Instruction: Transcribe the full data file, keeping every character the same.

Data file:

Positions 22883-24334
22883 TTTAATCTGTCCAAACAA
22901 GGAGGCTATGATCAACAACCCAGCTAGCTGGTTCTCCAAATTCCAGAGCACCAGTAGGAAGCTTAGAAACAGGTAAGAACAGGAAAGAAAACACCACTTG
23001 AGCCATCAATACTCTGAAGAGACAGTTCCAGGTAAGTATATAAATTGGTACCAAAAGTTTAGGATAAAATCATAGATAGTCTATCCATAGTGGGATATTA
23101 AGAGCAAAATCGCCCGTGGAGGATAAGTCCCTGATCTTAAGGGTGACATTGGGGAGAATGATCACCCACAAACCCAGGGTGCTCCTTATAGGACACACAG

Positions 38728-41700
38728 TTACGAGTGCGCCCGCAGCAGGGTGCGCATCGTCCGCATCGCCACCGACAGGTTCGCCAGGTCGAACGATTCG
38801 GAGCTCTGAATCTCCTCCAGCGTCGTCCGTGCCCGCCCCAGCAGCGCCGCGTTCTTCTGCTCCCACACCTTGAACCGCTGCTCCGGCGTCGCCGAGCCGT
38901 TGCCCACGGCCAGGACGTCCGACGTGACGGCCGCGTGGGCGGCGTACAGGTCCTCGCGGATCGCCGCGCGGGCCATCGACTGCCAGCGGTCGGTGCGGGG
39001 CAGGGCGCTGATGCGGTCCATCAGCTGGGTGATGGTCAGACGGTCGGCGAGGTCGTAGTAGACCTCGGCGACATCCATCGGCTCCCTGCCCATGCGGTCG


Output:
Positions 22883-24334
22883 TTTAATCTGTCCAAACAA
22901 GGAGGCTATGATCAACAACCCAGCTAGCTGGTTCTCCAAATTCCAGAGCACCAGTAGGAAGCTTAGAAACAGGTAAGAACAGGAAAGAAAACACCACTTG
23001 AGCCATCAATACTCTGAAGAGACAGTTCCAGGTAAGTATATAAATTGGTACCAAAAGTTTAGGATAAAATCATAGATAGTCTATCCATAGTGGGATATTA
23101 AGAGCAAAATCGCCCGTGGAGGATAAGTCCCTGATCTTAAGGGTGACATTGGGGAGAATGATCACCCACAAACCCAGGGTGCTCCTTATAGGACACACAG

Positions 38728-41700
38728 TTACGAGTGCGCCCGCAGCAGGGTGCGCATCGTCCGCATCGCCACCGACAGGTTCGCCAGGTCGAACGATTCG
38801 GAGCTCTGAATCTCCTCCAGCGTCGTCCGTGCCCGCCCCAGCAGCGCCGCGTTCTTCTGCTCCCACACCTTGAACCGCTGCTCCGGCGTCGCCGAGCCGT
38901 TGCCCACGGCCAGGACGTCCGACGTGACGGCCGCGTGGGCGGCGTACAGGTCCTCGCGGATCGCCGCGCGGGCCATCGACTGCCAGCGGTCGGTGCGGGG
39001 CAGGGCGCTGATGCGGTCCATCAGCTGGGTGATGGTCAGACGGTCGGCGAGGTCGTAGTAGACCTCGGCGACATCCATCGGCTCCCTGCCCATGCGGTCG